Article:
SEC chairman will testify on cryptocurrencies and other hot issues.


Gary Gensler, chairman of the Securities and Exchange Commission, will testify before the Senate Banking Committee on Tuesday after five months of work. Based on his prepared remarks, he will advocate for additional resources to achieve a larger agenda than many of his predecessors on the committee.

Since his confirmation, Gensler’s public statements have sparked much debate, many headlines and more than a few market moves, the DealBook newsletter reports. Here’s what to expect on Tuesday on some burning issues:

Mr. Gensler wants to “freshen up” the rules. To promote efficiency and competition, it examines structural issues, such as if there is too much concentration among market makers, and conflicts of interest, such as those resulting from payment for order flows. Speeding up deal settlements, which now take about two business days, is also a goal he notes in his remarks, and one that Republican senators want him to pursue, a committee aide said.

When it comes to cryptocurrencies, buyers are wary. Mr Gensler will say that the new digital currency markets are like an era before securities laws: He wants more investor protection in crypto-finance, issuance, trading and lending.

Massachusetts Senator Elizabeth Warren, who has spoken openly about regulatory gaps in the crypto industry, will address those concerns, an aide said. Wyoming Republican Senator Cynthia Lummis will also lobby Gensler for regulation, but with an emphasis that reflects her support for the crypto industry. “We need to have a balanced legal framework for digital assets that enables innovation and protects consumers,” she told DealBook in a statement.

More mandatory disclosures on climate risk, human capital and cybersecurity are underway. Perhaps sensing the resistance he will face on this issue, Gensler will note that “these proposals will be informed by economic analysis and be subject to public comment, so that we can have a solid public debate,” according to his prepare. Remarks. Pennsylvania Republican and ranking committee member Patrick Toomey has already pushed back further disclosures on environmental, social and governance issues, and he will likely repeat those criticisms at the hearing.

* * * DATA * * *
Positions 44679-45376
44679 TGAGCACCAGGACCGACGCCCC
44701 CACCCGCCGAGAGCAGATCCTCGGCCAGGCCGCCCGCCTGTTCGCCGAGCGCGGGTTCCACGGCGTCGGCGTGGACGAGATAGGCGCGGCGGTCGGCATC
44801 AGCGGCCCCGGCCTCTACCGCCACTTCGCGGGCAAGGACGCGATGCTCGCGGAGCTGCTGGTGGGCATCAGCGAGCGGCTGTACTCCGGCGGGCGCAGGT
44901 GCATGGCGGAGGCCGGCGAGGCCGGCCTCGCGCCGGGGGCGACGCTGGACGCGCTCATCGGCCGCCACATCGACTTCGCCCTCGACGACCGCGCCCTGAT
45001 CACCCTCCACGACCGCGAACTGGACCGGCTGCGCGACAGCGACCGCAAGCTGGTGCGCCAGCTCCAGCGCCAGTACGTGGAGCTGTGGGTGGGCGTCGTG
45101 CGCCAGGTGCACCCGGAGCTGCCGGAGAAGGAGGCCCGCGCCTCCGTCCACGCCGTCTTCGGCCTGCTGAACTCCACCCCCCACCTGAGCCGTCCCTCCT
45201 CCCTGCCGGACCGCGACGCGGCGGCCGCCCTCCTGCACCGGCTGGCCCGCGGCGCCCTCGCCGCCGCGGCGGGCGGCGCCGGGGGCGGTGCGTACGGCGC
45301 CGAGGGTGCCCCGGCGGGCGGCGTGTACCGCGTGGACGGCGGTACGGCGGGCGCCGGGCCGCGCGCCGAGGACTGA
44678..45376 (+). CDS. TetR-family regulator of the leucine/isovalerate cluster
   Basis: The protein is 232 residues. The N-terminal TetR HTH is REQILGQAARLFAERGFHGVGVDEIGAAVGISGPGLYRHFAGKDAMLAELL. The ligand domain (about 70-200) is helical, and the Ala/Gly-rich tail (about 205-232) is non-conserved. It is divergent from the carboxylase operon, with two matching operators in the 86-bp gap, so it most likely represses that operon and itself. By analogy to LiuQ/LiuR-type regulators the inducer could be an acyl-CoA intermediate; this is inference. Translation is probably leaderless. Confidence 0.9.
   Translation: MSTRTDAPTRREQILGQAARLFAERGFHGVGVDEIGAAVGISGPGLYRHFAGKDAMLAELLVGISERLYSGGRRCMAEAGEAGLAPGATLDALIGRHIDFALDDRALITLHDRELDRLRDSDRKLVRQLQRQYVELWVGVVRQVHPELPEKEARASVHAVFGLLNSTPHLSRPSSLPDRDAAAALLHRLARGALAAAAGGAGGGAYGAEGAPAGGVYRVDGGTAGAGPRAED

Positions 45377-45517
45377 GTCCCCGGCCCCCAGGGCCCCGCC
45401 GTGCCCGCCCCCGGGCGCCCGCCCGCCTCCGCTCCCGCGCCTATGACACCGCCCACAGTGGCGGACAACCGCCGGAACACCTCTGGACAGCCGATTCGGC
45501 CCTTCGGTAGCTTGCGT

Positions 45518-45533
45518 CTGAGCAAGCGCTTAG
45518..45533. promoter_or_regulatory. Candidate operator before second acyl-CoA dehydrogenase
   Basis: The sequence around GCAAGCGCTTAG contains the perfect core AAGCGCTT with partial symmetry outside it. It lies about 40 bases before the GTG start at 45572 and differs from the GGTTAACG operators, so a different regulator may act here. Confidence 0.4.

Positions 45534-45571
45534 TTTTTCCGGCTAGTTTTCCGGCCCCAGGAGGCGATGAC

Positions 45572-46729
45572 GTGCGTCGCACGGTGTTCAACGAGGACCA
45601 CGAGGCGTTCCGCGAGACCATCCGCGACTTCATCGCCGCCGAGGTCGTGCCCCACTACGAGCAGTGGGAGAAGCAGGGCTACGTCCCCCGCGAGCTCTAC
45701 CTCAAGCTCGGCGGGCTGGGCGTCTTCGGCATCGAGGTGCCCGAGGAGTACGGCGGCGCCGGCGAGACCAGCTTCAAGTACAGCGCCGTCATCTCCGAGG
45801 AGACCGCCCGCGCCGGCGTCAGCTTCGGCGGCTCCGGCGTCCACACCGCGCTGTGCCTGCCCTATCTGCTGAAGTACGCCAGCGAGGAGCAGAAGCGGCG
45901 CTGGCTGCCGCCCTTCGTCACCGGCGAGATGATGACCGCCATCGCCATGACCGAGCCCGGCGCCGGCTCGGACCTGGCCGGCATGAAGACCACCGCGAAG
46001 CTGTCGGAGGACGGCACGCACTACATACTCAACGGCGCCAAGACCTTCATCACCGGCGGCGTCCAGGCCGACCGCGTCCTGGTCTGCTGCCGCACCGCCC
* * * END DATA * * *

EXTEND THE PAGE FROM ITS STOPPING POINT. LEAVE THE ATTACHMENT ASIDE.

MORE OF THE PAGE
Other priorities include greater transparency on after-sales service, China, and insider information. The rise in ad hoc acquisition companies that allow companies to go public with fewer rules than traditional IPOs is worrying, Gensler said, because of the conflicts of interest he considers “inherent. To structures.

He also wants the risks of Chinese companies listed on the US stock exchanges to be more apparent. And he will discuss efforts to “modernize” a rule known as 10b5-1 on executive sales of shares, which helps isolate insiders from accusations of trading on non-public information.

At the hearing, Gensler will seek advice from senators on what his priorities should be. How well he can move his plans forward might depend, in part, if lawmakers give him more authority and resources.

Like Mr. Gensler, Sherrod Brown, Democrat of Ohio and chairman of the committee, wants greater transparency and tighter investor protections. According to his prepared remarks, Brown will open the hearing by stating that “the disconnect between the stock market and the lives of most Americans has never been so painfully clear,” and that, whatever the economic circumstances, “The hedge funds, the PSPC sponsors, the big banks, the brokers, the big guys seem to be doing very well.


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